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Deportations of Central American Migrants Continue

Deportations of Central American Migrants Continue

In early January 2016, Immigration and Customs Enforcement (ICE), the federal law enforcement agency charged with enforcing immigration law, conducted operations to round up, detain and deport 120 Central American migrants, including many families. The U.S. government claimed that these individuals had exhausted all legal avenues for asylum. There were, however, widespread claims of due process errors in the cases, leading RAC Director Rabbi Jonah Dov Pesner to join HIAS President Mark Hetfield in voicing concerns about the legality and morality of the ICE operations.

In a statement released on March 9, 2016, Department of Homeland Security (DHS) Secretary Jeh Johnson stated that no further raids on Central American families had occurred since the early January operations. At the same time, he also announced that he had ordered ICE as of January 23 to conduct “Operation Border Guardian,” a deportation program aimed at individuals who had arrived in the United States as unaccompanied children prior to 2014, are now over 18 years of age and have no pending asylum cases or appeals. In all, 336 people have been taken into ICE custody as part of Operation Border Guardian.

The targeting of former unaccompanied children for deportation is a particularly troubling development in the ongoing struggle to address the influx of Central Americans along the United States’ southern border. These children are driven by violence and governmental failure to abandon their homes and families, and to make the long, dangerous journey northward through Mexico to the United States. In 2014, it was reported that somewhere between 40 and 80% of all unaccompanied children had a viable claim for asylum protection. And the situation in Central America is only getting worse – El Salvador’s murder rate grew by 70% between 2014 and 2015.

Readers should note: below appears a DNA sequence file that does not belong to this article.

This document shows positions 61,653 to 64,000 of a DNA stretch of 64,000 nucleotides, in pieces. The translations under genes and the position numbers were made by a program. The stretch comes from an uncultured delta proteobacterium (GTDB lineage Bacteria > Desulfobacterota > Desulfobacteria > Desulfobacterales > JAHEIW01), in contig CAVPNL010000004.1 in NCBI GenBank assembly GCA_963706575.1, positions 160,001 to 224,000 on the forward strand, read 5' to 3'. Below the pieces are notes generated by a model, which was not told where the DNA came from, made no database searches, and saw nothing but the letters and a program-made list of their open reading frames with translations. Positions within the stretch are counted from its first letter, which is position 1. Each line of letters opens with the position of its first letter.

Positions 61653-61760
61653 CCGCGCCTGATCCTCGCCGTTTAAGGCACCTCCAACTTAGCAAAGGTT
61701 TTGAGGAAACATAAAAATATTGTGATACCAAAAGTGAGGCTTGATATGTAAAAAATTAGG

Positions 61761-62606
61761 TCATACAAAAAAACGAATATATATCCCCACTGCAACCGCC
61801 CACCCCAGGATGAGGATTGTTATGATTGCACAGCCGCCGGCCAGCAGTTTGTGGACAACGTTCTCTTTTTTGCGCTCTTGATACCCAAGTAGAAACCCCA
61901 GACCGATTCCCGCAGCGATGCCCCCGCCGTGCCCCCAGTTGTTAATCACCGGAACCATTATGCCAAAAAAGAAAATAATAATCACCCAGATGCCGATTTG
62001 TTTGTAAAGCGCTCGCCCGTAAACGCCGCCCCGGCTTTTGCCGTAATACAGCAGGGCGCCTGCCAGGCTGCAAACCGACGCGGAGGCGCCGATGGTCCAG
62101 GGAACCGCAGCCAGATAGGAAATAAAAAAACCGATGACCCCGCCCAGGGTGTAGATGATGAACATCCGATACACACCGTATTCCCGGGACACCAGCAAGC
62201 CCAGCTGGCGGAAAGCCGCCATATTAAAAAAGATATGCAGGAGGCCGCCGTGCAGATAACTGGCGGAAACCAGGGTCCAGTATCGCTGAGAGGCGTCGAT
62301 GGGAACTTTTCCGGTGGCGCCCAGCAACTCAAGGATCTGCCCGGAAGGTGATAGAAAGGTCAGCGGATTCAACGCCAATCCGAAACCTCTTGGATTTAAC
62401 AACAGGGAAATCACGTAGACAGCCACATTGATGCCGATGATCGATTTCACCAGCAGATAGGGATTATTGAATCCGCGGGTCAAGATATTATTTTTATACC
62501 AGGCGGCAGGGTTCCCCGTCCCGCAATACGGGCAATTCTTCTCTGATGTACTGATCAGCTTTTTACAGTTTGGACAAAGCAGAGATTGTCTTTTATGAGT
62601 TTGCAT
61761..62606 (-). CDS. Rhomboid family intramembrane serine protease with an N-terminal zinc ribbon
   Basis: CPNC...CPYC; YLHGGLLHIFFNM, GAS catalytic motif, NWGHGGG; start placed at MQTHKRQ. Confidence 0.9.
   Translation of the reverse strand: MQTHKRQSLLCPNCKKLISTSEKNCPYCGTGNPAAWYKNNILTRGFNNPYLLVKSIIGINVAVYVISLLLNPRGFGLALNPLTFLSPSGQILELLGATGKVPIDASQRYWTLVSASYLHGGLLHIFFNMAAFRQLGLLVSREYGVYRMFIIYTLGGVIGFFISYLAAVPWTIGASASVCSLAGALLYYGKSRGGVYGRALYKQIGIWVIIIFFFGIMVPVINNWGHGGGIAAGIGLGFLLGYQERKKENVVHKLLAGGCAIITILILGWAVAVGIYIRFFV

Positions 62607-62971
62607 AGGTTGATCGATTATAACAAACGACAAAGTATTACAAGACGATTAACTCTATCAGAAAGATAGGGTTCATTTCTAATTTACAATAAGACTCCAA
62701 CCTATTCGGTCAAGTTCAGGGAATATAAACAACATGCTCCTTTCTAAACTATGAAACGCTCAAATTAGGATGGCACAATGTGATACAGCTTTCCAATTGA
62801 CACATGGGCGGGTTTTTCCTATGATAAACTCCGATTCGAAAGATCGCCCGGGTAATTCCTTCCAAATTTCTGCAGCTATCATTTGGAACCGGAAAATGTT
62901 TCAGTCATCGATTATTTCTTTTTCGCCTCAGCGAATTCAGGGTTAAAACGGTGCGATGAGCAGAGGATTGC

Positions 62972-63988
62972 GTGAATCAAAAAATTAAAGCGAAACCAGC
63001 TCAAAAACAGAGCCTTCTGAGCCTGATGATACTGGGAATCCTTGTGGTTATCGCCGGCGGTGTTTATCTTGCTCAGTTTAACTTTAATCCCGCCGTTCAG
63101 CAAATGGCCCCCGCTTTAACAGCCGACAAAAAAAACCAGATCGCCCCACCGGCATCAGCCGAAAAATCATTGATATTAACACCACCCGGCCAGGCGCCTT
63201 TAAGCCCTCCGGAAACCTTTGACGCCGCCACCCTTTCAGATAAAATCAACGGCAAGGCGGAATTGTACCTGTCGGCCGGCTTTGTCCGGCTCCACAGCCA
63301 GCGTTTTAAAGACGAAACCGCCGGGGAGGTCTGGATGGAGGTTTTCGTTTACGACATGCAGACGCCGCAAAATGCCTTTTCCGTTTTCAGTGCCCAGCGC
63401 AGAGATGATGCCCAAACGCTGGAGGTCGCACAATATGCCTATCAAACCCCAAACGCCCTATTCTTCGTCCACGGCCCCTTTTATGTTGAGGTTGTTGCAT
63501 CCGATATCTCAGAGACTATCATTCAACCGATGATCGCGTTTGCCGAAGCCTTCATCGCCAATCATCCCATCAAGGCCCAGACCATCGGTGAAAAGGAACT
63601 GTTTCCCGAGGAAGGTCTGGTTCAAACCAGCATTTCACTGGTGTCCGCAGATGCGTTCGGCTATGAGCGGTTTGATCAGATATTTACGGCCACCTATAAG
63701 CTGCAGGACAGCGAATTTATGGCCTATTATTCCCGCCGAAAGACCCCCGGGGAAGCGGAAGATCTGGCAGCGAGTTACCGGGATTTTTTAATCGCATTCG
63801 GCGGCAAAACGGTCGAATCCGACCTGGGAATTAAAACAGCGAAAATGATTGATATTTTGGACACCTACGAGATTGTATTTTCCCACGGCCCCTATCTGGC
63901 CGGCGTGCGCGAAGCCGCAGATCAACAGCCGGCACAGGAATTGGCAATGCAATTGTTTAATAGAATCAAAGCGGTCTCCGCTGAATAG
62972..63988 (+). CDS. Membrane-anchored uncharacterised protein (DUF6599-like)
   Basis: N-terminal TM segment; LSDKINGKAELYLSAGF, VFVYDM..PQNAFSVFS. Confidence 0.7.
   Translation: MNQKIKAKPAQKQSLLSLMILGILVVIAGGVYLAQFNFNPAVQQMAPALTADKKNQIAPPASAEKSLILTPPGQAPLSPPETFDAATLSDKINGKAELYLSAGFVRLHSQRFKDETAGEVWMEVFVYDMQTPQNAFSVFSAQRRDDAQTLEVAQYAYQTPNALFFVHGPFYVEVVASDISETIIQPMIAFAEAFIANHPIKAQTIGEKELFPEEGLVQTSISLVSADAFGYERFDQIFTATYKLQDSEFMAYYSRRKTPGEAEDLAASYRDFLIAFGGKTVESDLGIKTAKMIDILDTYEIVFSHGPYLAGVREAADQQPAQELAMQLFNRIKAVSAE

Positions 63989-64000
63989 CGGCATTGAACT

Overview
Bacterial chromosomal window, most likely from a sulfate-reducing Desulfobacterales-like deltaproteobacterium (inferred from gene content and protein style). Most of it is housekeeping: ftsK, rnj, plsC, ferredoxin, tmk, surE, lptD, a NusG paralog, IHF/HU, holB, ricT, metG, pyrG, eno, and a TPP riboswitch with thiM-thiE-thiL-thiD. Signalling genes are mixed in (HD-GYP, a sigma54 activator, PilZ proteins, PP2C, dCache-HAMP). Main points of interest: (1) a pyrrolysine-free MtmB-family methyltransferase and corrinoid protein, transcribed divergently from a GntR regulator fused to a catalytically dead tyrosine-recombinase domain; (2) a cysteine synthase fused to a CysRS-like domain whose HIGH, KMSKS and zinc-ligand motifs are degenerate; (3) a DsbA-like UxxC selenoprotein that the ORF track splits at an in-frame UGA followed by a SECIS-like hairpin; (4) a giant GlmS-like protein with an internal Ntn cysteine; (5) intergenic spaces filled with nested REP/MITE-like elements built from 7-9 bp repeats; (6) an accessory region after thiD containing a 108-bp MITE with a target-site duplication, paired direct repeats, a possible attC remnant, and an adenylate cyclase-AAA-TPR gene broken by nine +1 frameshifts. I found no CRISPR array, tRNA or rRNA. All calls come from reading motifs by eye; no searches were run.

In the Torah, we are commanded dozens of times to treat the stranger in our midst with compassion, justice and mercy. Historically, the Reform Movement has reconciled that message of welcome with the need to maintain order in our immigration system by calling for a balanced approach to border enforcement.

We should ensure that our borders are not completely porous to immigration, and this includes deporting individuals who arrive without legal documentation, within reason. But, at the same time, we must demand that all undocumented arrivals who could qualify for asylum receive a fair hearing with full due process rights. And we must fulfill both our values as Americans and as Reform Jews by speaking out against deportation practices that target the most vulnerable, including current and former unaccompanied children, sending them back to certain danger.

The Fair Day in Court for Kids Act (S. 2540/H.R. 4646), introduced by Sen. Harry Reid (D-NV) in the Senate and by Rep. Zoe Lofgren (D-CA) in the House, would implement much needed legal protections for unaccompanied children and other vulnerable populations in asylum and deportation proceedings. Urge Congress to pass the Fair Day in Court for Kids Act to ensure that due process is afforded to all people seeking safety and security in the United States.

Adam Waters is a 2015-2016 Eisendrath Legislative Assistant at the Religious Action Center of Reform Judaism. He grew up in Coral Springs, FL, and was a member of Temple Beth Orr. Adam graduated from Brown University.

Adam Waters

Published: 3/23/2016